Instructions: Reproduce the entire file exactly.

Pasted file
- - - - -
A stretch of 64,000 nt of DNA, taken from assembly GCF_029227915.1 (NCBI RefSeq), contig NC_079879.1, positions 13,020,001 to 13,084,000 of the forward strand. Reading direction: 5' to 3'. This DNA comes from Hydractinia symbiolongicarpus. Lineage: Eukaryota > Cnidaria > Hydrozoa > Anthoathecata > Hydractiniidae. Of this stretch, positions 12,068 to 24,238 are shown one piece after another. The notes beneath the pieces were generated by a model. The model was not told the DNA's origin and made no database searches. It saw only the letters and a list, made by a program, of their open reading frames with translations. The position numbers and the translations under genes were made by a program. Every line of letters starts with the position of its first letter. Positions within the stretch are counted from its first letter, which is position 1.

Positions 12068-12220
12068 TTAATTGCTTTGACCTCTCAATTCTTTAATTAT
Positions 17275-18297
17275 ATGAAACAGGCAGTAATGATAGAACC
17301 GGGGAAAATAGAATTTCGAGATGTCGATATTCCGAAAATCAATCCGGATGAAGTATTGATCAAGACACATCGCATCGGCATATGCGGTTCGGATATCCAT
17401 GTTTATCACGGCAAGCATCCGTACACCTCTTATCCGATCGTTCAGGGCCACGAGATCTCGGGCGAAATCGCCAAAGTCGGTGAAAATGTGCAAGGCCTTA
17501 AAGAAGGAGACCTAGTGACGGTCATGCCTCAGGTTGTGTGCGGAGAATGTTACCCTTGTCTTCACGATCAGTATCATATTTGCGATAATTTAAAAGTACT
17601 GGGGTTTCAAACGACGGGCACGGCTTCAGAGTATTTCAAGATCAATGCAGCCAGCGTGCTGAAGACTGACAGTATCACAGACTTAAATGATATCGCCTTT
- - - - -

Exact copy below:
A stretch of 64,000 nt of DNA, taken from assembly GCF_029227915.1 (NCBI RefSeq), contig NC_079879.1, positions 13,020,001 to 13,084,000 of the forward strand. Reading direction: 5' to 3'. This DNA comes from Hydractinia symbiolongicarpus. Lineage: Eukaryota > Cnidaria > Hydrozoa > Anthoathecata > Hydractiniidae. Of this stretch, positions 12,068 to 24,238 are shown one piece after another. The notes beneath the pieces were generated by a model. The model was not told the DNA's origin and made no database searches. It saw only the letters and a list, made by a program, of their open reading frames with translations. The position numbers and the translations under genes were made by a program. Every line of letters starts with the position of its first letter. Positions within the stretch are counted from its first letter, which is position 1.

Positions 12068-12220
12068 TTAATTGCTTTGACCTCTCAATTCTTTAATTAT
Positions 17275-18297
17275 ATGAAACAGGCAGTAATGATAGAACC
17301 GGGGAAAATAGAATTTCGAGATGTCGATATTCCGAAAATCAATCCGGATGAAGTATTGATCAAGACACATCGCATCGGCATATGCGGTTCGGATATCCAT
17401 GTTTATCACGGCAAGCATCCGTACACCTCTTATCCGATCGTTCAGGGCCACGAGATCTCGGGCGAAATCGCCAAAGTCGGTGAAAATGTGCAAGGCCTTA
17501 AAGAAGGAGACCTAGTGACGGTCATGCCTCAGGTTGTGTGCGGAGAATGTTACCCTTGTCTTCACGATCAGTATCATATTTGCGATAATTTAAAAGTACT
17601 GGGGTTTCAAACGACGGGCACGGCTTCAGAGTATTTCAAGATCAATGCAGCCAGCGTGCTGAAGACTGACAGTATCACAGACTTAAATGATATCGCCTTT